Antisense Oligodeoxynucleotide Evidence That a Unique Osteoclastic Protein-Tyrosine Phosphatase Is Essential for Osteoclastic Resorption

Authors

  • Sung Min Suhr,

    1. Department of Medicine and Biochemistry, Loma Linda University and J. L. Pettis Memorial VAMC, Loma Linda, California, USA
    Search for more papers by this author
  • Sujatha Pamula,

    1. Department of Medicine and Biochemistry, Loma Linda University and J. L. Pettis Memorial VAMC, Loma Linda, California, USA
    Search for more papers by this author
  • David J. Baylink,

    1. Department of Medicine and Biochemistry, Loma Linda University and J. L. Pettis Memorial VAMC, Loma Linda, California, USA
    Search for more papers by this author
  • K.-H. William Lau

    Corresponding author
    1. Department of Medicine and Biochemistry, Loma Linda University and J. L. Pettis Memorial VAMC, Loma Linda, California, USA
    • Address reprint requests to: K.-H. William Lau, Ph.D., Musculoskeletal Disease Center (151), Jerry L. Pettis Memorial VA Medical Center, 11201 Benton Street, Loma Linda, CA 92357, USA
    Search for more papers by this author

Abstract

This study tested the hypothesis that a unique osteoclastic transmembrane protein tyrosine phosphatase (PTP-oc) is involved in osteoclastic resorption by determining whether suppression of PTP-oc expression with a specific phosphorothioated 20-mer PTP-oc antisense oligodeoxynucleotide (oligo) would inhibit basal, 1,25-dihydroxyvitamin D3 [1,25(OH)2D3]-stimulated, and PTH-stimulated osteoclastic resorption. Treatment of rabbit osteoclasts with 1 μM of the antisense oligo for up to 4 days showed a time-dependent reduction in PTP-oc protein level, indicating that this PTP-oc antisense oligo was effective. To assess the effect of PTP-oc antisense oligo on osteoclastic resorption, rabbit osteoclasts were pretreated for 3 days with 1 μM of the antisense, a scramble oligo, or vehicle, respectively, followed by a 3-day treatment with vehicle, 10 nM of 1,25(OH)2D3, or 10 nM of parathyroid hormone (PTH). 1,25(OH)2D3 and PTH each alone increased PTP-oc cellular level and stimulated resorptive activity of rabbit osteoclasts. The antisense oligo treatment, but not the scramble oligo, decreased the basal and the stimulated resorption activity and reduced the PTP-oc protein level. Treatment with the PTP-oc antisense oligo, but not the scramble oligo, also markedly increased the Y527 phosphorylation level of c-src in rabbit osteoclasts. In conclusion, these results provide the first antisense oligo evidence that PTP-oc plays an essential role in osteoclastic resorption.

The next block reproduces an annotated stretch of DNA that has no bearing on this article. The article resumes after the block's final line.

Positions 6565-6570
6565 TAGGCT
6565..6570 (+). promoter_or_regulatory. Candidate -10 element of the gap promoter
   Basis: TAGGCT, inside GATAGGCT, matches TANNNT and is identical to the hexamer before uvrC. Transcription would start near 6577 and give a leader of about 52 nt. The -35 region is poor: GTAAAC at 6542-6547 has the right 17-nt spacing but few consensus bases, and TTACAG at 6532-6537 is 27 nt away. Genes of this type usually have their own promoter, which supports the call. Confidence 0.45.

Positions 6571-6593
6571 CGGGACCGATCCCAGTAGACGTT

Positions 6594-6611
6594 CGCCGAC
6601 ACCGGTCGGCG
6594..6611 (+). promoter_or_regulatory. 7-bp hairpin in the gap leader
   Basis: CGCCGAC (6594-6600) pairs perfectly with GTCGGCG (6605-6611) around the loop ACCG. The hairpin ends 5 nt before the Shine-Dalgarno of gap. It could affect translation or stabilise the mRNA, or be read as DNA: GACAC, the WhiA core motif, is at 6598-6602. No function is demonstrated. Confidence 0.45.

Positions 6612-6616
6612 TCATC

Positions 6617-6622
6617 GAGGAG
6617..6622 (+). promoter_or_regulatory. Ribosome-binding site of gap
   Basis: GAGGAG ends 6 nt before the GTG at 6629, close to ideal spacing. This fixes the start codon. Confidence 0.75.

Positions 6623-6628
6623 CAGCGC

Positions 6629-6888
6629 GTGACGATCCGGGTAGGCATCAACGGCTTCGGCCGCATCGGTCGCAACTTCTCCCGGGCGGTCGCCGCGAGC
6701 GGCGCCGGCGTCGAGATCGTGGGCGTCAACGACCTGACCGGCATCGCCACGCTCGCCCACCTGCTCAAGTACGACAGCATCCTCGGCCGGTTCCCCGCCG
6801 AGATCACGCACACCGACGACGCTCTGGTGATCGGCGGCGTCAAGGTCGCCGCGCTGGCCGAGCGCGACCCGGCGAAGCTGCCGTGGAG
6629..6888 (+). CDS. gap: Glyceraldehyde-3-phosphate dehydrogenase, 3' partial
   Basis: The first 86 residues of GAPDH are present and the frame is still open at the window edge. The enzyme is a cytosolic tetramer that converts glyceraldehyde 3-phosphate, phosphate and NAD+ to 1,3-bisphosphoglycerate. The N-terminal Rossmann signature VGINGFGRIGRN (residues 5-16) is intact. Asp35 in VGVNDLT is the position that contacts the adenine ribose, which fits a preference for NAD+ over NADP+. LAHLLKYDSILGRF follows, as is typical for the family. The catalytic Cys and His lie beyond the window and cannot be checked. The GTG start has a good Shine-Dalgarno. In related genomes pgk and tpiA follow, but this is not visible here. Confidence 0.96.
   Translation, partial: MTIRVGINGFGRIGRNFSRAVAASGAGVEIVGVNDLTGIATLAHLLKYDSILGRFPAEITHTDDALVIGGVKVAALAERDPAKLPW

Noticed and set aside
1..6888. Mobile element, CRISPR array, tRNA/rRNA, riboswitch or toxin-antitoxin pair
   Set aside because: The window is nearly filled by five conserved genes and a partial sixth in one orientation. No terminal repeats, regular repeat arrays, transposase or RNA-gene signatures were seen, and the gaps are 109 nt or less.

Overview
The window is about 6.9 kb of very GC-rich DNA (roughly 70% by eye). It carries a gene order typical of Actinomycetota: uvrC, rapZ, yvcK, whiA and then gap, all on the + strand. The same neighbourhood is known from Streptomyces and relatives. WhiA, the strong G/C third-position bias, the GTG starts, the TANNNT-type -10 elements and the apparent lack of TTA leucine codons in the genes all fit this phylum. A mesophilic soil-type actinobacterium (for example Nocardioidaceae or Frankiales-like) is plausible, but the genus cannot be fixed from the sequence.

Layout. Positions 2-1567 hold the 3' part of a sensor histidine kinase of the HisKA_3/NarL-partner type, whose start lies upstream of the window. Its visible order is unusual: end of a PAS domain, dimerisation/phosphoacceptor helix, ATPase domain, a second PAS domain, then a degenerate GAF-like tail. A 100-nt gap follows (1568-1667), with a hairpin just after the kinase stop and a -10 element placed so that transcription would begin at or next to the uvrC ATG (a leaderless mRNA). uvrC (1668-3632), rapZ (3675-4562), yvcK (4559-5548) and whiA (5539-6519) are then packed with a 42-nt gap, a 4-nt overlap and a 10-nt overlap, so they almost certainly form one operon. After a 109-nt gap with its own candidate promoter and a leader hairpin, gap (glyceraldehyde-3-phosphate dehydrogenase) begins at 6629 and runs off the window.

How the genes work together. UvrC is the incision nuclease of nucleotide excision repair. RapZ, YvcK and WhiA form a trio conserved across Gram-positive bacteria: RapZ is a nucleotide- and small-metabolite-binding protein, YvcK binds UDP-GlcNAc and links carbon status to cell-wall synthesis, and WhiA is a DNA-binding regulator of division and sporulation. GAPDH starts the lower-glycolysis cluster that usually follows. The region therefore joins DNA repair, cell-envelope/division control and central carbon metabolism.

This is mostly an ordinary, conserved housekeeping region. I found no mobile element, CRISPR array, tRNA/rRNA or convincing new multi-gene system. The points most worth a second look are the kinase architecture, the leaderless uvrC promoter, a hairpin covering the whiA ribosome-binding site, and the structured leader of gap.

Ancillary